The Blood of the Dinosaurs is a strange, surreal experience that feels like the fever dream that would play through your head if you dropped acid after bingeing Mr. Rogers. The film opens with a fourth wall breaking convo between writer/director Joe Badon one of the actors (Tiffany Christy, credited as “Natural Mother”) who appears to sincerely be asking him, “what the hell is this movie about?” From there it moves on to the true beginning where a mixed media stop motion scene depicts the cataclysmic comet strike that ended the dinosaurs. After that we segue into the real meat of the film which focuses on Uncle Bobbo the dead-eyed lead of a children’s TV show who has a penchant for staring menacingly into the camera. Everything about the program feels more than a little off as Uncle Bobbo runs through his routine with the help of his young assistant Purity (Stella Creel). As Uncle Bobbo seems to be visibly struggling with mental health issues the world of the film plunges further and further into full-blown surreal territory.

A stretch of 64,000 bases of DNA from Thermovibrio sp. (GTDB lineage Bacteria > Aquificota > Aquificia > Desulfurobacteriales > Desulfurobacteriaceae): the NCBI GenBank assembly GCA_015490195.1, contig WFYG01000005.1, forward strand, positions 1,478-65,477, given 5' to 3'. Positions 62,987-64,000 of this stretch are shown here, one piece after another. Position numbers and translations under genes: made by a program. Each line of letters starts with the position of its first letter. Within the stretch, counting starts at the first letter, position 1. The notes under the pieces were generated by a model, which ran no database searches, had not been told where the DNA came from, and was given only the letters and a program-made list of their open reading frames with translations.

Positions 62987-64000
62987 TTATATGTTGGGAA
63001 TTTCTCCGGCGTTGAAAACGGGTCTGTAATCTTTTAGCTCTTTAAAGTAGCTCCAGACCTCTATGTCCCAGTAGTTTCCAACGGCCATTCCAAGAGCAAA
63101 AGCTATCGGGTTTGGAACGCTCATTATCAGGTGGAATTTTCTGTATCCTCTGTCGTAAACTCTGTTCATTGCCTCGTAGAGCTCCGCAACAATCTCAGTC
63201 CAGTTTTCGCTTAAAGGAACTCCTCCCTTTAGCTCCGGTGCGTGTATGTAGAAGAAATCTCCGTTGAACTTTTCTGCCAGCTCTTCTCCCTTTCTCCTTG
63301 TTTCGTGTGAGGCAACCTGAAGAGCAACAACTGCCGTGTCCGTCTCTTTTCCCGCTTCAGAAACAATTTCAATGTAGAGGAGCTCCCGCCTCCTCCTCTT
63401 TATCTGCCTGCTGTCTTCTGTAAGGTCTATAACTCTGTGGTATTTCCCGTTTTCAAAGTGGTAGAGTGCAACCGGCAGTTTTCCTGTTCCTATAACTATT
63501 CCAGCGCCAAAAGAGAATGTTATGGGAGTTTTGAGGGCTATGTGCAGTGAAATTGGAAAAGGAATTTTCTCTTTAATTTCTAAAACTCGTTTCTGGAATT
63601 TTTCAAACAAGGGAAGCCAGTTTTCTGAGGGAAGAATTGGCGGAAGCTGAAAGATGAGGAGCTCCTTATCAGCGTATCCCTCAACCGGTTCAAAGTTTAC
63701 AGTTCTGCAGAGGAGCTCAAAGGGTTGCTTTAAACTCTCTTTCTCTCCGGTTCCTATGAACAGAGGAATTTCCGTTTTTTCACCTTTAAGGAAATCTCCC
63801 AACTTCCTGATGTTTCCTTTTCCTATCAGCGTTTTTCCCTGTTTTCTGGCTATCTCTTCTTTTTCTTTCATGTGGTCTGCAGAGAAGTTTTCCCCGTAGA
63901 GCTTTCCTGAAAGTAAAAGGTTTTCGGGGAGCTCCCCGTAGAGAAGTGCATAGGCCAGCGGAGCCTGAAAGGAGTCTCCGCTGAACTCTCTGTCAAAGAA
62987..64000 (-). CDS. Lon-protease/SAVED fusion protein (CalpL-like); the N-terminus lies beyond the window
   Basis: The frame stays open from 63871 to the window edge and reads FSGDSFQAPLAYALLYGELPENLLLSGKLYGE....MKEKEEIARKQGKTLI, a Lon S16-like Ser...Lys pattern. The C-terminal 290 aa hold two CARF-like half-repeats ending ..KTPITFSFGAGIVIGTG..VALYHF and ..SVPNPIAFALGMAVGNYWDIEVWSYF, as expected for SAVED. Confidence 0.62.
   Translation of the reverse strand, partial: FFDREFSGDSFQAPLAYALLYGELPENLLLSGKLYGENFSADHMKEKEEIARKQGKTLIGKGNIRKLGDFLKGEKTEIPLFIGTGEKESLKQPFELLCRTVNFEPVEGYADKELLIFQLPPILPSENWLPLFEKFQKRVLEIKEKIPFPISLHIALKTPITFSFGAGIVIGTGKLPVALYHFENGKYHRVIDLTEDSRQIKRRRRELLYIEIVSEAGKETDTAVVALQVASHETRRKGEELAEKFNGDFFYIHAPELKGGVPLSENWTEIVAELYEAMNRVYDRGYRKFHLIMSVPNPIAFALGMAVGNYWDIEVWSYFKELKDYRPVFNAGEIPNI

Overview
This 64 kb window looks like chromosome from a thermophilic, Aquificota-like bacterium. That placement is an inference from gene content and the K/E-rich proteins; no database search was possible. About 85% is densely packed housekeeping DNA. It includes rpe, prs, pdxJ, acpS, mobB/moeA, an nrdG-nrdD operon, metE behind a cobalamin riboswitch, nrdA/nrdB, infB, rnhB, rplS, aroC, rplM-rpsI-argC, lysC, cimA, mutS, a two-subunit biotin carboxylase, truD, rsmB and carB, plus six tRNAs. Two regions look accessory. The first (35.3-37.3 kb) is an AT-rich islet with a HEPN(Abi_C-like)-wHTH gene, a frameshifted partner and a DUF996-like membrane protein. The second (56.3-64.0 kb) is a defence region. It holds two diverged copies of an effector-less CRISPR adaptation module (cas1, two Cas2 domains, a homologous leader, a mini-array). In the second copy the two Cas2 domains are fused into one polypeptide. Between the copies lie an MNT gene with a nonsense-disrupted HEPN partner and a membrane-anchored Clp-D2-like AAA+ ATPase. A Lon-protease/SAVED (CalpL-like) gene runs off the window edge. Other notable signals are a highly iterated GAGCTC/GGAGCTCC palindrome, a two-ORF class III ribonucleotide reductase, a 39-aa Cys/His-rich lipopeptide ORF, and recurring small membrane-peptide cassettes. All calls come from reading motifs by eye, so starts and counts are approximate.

Orgasms are overlaid with imagery of pumping oil derricks and ice cream, hard cuts to fake YouTube videos of DIY experiments, there’s a horrific birth, kaleidoscopic imagery assaults the viewer and so much more that all must really be seen to be comprehended. So, what the hell is it all about? That’s not an easy question to answer as the film is less about a conventional narrative structure and more about the visual exploration of themes and concepts such as reproduction, death, rebirth, and the cyclical nature of existence. Far from being a maddeningly obtuse series of images, The Blood of the Dinosaurs presents an intriguing surrealist expression of ideas with layers that benefit from close examination and interpretation.
No release date as of review, visit joebadon.com for further info.